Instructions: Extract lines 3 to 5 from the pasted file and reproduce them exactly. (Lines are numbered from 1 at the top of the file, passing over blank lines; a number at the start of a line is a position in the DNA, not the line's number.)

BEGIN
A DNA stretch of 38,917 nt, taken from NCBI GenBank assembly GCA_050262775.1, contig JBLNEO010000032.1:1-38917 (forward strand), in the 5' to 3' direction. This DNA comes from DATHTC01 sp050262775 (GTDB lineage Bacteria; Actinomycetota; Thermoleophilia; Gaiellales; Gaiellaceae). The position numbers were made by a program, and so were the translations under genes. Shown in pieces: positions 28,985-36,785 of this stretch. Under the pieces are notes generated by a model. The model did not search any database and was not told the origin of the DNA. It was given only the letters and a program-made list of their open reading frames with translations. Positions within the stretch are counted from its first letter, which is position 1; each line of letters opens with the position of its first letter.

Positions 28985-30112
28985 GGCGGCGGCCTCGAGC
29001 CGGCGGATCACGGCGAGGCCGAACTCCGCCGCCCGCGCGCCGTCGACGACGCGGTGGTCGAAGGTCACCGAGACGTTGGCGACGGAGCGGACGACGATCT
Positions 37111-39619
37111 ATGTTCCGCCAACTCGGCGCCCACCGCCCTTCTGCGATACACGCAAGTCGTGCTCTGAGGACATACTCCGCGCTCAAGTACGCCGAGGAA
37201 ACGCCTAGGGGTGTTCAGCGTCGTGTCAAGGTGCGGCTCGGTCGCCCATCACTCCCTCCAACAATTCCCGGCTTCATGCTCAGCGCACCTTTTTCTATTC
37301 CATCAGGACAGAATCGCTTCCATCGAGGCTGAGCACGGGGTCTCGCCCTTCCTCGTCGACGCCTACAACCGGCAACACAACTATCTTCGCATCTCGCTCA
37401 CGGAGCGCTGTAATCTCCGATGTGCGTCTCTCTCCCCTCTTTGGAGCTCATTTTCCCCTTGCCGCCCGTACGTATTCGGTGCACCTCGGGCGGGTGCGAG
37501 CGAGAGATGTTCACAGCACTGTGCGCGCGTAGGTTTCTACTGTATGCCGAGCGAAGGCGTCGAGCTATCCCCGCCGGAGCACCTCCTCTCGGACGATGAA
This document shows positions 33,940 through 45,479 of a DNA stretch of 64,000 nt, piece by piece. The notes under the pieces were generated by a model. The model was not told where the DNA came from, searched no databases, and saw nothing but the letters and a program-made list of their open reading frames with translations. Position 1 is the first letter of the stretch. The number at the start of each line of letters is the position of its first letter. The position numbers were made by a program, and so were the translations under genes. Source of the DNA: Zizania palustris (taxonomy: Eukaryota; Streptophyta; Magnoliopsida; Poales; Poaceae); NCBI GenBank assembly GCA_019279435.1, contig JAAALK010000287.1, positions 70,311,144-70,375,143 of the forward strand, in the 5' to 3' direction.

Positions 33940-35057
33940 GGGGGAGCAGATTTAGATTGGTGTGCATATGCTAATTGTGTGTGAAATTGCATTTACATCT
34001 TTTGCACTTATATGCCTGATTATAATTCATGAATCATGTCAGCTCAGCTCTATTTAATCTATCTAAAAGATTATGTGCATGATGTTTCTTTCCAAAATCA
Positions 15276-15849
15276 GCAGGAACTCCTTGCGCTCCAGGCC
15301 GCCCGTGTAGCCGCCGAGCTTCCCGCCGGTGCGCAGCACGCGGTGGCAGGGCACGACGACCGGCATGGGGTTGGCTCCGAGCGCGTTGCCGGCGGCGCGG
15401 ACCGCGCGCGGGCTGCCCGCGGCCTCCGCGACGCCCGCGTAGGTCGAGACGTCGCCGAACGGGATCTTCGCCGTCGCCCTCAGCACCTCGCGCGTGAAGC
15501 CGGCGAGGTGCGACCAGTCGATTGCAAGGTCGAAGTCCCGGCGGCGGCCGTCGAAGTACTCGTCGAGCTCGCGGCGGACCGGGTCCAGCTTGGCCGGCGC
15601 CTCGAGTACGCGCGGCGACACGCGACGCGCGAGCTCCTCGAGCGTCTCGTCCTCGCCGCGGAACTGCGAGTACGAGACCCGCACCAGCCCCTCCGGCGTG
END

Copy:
28985 GGCGGCGGCCTCGAGC
29001 CGGCGGATCACGGCGAGGCCGAACTCCGCCGCCCGCGCGCCGTCGACGACGCGGTGGTCGAAGGTCACCGAGACGTTGGCGACGGAGCGGACGACGATCT
Positions 37111-39619